New Street View in Nunavut
Google goes to the ends of the Earth
It’s official. Google Street View has now gone to the ends of the Earth.
As part of a deal with Parks Canada, the Internet giant is now showcasing Street View images of one of the remotest places on the planet — Quttinirpaaq National Park on the northern tip of Ellesmere Island.
“We want people to care about the places that we protect,” said Emma Upton, who manages the park. “Bringing it into people’s homes seemed a really good idea. It is a difficult place to reach.”
Only a tiny sliver at Greenland’s apex reaches further north.
To reach Quttinirpaaq (kih-TURN-ih-pak), you first fly to Iqaluit, the capital of Nunavut. Your next flight takes you to Resolute on Cornwallis Island. Then you must hire a Twin Otter to fly to the park, where there are no communities, no services, no nothing.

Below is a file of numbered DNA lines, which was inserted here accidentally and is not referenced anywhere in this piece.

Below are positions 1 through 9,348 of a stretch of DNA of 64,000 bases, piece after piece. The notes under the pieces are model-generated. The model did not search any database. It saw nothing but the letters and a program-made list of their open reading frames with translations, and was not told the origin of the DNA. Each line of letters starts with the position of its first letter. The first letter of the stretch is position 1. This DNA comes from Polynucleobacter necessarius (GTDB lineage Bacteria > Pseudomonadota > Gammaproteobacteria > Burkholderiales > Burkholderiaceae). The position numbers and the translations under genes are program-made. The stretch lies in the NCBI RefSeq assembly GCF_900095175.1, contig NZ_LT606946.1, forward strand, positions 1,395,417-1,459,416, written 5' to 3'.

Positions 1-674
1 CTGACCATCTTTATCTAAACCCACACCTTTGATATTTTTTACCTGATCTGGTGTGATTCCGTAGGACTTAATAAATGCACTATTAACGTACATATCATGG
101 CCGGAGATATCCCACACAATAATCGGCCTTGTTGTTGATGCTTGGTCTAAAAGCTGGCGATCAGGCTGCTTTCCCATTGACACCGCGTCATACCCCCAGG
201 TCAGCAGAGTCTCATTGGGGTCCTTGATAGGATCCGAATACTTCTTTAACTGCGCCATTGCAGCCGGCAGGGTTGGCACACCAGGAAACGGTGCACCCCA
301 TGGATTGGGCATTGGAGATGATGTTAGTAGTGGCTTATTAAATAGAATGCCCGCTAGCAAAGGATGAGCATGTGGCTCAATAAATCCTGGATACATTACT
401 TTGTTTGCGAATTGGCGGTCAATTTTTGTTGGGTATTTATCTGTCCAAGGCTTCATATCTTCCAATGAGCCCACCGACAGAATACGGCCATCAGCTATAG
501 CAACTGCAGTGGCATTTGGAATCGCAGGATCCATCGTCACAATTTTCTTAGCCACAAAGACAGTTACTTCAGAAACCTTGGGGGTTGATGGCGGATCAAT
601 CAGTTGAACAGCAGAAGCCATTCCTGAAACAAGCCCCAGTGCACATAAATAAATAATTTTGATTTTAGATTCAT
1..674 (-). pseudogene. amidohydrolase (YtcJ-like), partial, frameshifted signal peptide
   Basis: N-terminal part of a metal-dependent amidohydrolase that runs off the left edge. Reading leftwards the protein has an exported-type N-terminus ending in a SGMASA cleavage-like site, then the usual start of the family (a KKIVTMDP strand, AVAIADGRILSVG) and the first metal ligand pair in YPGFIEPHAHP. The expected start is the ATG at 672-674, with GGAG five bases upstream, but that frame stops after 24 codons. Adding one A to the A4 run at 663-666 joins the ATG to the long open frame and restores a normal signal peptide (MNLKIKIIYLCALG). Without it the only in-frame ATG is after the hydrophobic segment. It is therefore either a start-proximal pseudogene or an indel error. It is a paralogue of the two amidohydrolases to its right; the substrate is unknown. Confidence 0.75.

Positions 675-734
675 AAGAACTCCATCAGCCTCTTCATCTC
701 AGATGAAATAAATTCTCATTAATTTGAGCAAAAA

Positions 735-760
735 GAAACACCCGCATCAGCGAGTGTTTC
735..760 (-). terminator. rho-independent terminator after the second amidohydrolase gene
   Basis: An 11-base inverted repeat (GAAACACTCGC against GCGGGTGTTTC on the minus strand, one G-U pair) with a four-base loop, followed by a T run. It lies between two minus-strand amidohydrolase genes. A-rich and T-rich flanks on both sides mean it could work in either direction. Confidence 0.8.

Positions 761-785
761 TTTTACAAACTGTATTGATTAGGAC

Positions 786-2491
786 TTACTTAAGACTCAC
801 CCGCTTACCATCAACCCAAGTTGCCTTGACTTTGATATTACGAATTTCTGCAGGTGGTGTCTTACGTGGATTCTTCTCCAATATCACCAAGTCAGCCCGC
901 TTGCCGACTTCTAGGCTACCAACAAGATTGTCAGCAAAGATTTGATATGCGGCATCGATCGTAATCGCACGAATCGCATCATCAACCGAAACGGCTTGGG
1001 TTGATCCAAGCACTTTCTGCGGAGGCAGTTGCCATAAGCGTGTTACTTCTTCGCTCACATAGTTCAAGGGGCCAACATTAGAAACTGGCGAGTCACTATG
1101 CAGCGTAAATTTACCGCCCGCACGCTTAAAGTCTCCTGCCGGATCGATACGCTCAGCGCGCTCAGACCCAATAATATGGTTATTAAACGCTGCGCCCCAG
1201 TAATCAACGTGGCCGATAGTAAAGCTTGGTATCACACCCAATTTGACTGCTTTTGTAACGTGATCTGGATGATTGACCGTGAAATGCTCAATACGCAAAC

It takes days and thousands of dollars. Fewer than 25 souls manage it each year.
“It’s a place where we can still find true solitude and we can still experience real silence,” said Upton. “You can hike for days and you will not see a single jet flying over you. You will hear the wind in your ears and a few birds and the water rushing.”
Mountains, glaciers clinging to their sides, soar thousands of metres from icy seas. Rivers carve through rugged valleys past gentle hills. Wildlife includes herds of muskox, Arctic fox, wolves and 10-kilogram Arctic hares. Gyrfalcons and owls slice the skies.
Staff were trained in the use of Google trekker cameras and spent July 2016 carrying them around the park as part of their regular work, said Upton.
A Parks Canada staff member hikes near Tanquary Fiord with the Google trekker in Quttinirpaaq National Park in Nunavut.
A Parks Canada staff member hikes near Air Force Glacier with the Google trekker in Quttinirpaaq National Park.